by Mario Bellatín
City Lights Publishers.
72 pages, $10.95
In a sparse style, the short novel Beauty Salon (Salón de belleza) by the renowned Mexican author Mario Bellatín, translated seamlessly from the Spanish by Kurt Hollander, relates the story of a mysterious illness that plagues an unidentified city. The nameless narrator, a transvestite who used to cut his clients’ hair in drag, turns his once successful beauty salon into the “Terminal,” where the dying come to end their days with dignity. The seemingly simple tale offers a complex network of motifs, symbols, and paradoxes. The aquariums that adorn the beauty salon, for instance, become the barometer of the advancing plague: like the “strong young men who had once been beauty queens and then disappear with their bodies destroyed,” the beautiful fish die in the aquariums and are flushed down the toilet. Similarly, once he contracts the plague, the narrator asserts: “I feel like a fish covered in fungus from whom even its natural predators will flee.” Social injustices are presented in a deadpan voice, increasing their potency: the dying patients who have nowhere to go, the mother’s rejection of her son’s homosexuality, the beautiful boy caught up in the drug commerce, the attempts at burning down the Terminal, motivated by misunderstanding and fear. Ultimately, however, the spirit of the former salon permeates the ethos of the Terminal, a space where, even in death, beauty triumphs as the narrator’s compassion spares the patients an ugly death: “The only thing I wanted was to make sure these people, abandoned by state hospitals, didn’t die like dogs in the middle of the street.” The story resonates with our present debates surrounding health care. Despite its brevity, Beauty Salon stands to linger in the aquariums of our memories, at times, like the monstrous axolotls, revealing the ugliness of the world, at others, like the mystic golden carp, providing hope for a better tomorrow.
by Arthur C. Danto
Yale University Press.
162 pages, $24.
Arthur C. Danto, art critic for The Nation and prolific essayist and author, offers his view of Warhol in this slender volume, illustrated with a few black-and-white images. Danto, whose erudite yet clearly rendered prose is a pleasure to read, makes no pretense of offering a biography. Rather, this is a close reading of a few of Warhol’s works, “a study of what makes Warhol so fascinating an artist from a philosophical perspective.”Warhol’s Brillo Boxes, shown in April 1964 at the Stable Gallery, was a “transformative experience” for the critic, making him into a “philosopher of art.” The show helped him define art and helped explain why defining it is a philosophical problem. Danto even cites Ludwig Wittgenstein in relation to the fabrication of the Boxes in Warhol’s Factory. An “X-ray of the American soul” is how Danto described Warhol’s 1961 Before and After, one of several of his works in the background of a window display of Bonwit Teller with a foreground of high-fashion mannequins. Danto also considers Warhol’s moves from the Factory (indeed, a former factory) to more upscale, corporate digs, and explains why he finds Empire (1964), the eight-hour long, uninterrupted view of the Empire State Building “nearly as profound” as the Brillo Boxes. Though not all the points Danto makes are revelatory (Warhol’s debt to Marcel Duchamp, for instance, and the fact that the 1968 attempt on his life was a turning point), and some are open to dispute, this is a thoroughly entertaining must-read for anyone interested in Warhol or modern art, or understanding why The Philosophy of Andy Warhol: From A to B and Back Again (1976) is definitely worth another look.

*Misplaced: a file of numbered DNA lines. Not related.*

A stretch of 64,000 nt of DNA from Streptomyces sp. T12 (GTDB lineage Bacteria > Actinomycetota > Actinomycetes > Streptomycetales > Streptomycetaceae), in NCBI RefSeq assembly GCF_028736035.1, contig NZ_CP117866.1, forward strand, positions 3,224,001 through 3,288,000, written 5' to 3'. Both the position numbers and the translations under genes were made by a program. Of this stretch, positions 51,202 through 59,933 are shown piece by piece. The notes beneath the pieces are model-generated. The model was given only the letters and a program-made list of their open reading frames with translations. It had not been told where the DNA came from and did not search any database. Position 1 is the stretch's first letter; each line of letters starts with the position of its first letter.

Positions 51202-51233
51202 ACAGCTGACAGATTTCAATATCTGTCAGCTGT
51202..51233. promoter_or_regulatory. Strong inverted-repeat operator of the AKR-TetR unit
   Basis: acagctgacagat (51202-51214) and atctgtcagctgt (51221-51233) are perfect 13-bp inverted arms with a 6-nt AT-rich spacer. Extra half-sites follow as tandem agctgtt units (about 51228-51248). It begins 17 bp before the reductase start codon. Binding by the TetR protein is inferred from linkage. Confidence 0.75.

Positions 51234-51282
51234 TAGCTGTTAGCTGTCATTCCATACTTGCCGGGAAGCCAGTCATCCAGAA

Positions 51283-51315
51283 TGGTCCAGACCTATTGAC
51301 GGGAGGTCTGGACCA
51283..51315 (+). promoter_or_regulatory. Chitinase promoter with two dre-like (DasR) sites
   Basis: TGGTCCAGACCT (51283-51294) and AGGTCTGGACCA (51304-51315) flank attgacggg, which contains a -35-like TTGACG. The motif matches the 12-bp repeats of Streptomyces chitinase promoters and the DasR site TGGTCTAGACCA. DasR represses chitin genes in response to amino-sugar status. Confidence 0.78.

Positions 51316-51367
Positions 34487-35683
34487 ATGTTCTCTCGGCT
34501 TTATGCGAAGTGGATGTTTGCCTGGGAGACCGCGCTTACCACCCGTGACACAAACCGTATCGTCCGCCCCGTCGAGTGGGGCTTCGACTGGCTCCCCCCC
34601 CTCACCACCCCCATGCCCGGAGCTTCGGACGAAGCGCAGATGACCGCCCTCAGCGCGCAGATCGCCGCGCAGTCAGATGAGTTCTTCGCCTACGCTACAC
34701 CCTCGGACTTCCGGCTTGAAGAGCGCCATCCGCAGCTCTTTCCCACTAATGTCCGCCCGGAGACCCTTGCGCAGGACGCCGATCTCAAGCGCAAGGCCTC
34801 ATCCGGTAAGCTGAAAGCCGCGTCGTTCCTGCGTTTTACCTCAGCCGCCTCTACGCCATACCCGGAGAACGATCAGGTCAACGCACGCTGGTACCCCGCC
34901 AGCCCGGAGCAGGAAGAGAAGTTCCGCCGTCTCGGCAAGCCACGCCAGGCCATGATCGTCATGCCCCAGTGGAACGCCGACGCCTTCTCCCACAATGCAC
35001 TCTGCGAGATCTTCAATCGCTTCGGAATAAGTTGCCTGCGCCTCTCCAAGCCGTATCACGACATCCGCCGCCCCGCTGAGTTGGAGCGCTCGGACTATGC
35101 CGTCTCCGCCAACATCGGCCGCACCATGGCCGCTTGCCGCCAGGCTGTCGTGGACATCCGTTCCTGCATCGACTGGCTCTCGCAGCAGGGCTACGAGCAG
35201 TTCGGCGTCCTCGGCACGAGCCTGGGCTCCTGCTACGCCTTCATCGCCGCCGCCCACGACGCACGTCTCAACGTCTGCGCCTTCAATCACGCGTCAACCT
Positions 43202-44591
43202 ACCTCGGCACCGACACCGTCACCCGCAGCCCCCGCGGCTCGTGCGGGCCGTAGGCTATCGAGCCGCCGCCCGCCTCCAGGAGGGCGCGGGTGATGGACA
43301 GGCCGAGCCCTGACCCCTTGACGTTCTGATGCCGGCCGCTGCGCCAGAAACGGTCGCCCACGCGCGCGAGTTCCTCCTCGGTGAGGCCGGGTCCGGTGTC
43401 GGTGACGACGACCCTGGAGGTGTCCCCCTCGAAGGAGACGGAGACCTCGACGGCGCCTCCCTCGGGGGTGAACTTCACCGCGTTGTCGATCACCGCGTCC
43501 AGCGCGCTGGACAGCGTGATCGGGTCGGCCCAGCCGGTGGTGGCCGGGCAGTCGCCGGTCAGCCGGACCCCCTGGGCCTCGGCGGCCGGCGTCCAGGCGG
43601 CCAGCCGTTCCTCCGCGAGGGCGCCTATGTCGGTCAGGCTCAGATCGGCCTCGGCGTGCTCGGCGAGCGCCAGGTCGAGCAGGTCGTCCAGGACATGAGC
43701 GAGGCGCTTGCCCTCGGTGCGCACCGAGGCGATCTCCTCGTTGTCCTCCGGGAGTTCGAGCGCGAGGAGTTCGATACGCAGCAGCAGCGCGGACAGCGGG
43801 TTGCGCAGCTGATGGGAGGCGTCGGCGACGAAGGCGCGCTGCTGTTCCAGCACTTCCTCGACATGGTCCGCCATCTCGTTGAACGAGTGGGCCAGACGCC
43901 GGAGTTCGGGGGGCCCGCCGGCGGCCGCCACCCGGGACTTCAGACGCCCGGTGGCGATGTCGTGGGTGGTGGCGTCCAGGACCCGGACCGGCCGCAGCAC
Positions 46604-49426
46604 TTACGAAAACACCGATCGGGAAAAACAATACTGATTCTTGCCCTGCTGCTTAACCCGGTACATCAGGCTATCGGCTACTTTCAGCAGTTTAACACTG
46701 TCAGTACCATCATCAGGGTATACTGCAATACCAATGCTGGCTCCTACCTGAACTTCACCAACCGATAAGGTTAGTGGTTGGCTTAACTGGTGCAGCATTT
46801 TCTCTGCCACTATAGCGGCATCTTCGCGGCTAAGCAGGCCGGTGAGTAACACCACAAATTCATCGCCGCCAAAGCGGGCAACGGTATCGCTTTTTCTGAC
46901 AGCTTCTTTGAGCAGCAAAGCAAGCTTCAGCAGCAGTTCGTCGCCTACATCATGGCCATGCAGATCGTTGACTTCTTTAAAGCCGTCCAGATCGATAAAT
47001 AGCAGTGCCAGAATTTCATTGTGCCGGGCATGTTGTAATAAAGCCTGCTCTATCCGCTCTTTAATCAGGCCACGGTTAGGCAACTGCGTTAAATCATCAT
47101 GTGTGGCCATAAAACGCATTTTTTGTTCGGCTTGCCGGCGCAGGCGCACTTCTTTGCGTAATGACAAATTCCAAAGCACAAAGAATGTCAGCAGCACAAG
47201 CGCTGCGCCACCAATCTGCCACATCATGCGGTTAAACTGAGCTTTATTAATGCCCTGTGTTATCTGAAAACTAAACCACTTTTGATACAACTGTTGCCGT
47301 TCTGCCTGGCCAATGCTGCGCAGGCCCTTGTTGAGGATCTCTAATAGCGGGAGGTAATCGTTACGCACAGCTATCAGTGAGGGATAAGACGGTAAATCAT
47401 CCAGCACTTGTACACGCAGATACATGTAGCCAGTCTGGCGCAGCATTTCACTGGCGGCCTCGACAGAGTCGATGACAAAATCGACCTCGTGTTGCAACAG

Martha E. Stone
And Baby Makes More: Known Donors, Queer Parents,and Our Unexpected Families
Edited by Susan Goldberg and Chloe Brushwood Rose
Insomniac Press. 324 pages, $15.95 (paper)
With this diverse, poignant, and sometimes very funny anthology, editors Susan Goldberg and Chloe Brushwood Rose attempt to get beyond the mainstream media’s often superficial coverage of the “gayby boom.” Here, they give several writers a chance to discuss their own experiences on various alternative paths to procreation, outside of the hetero nuclear family norm. A couple of the chapters in And Baby Makes More are fairly straightforward descriptions of lesbian moms selecting a known sperm donor and proceeding to get knocked up. But the anthology acknowledges that queer procreation is, by its very nature, very complex and full of potential pitfalls. There are hurt feelings as lesbians negotiate with possible donors, often discovering that the gay men they have in their sights are interested in hands-on parenting rather than a god parent role. One chapter is authored by five people who comprise a sort of parenting collective. Also included is a chapter rendered in comic book form. As this is a Canadian anthology, where same-sex marriages have been legal for several years, there’s less discussion of that debate than one would find in a comparable American collection.
This proves a breath of fresh air: the editors take for granted the legitimacy of same-sex bonds and get on with the business of making babies and childrearing. The results are surprising, enlightening, and mandatory reading for any lesbians or gay men thinking of embarking on adventures in the wild world of parenthood.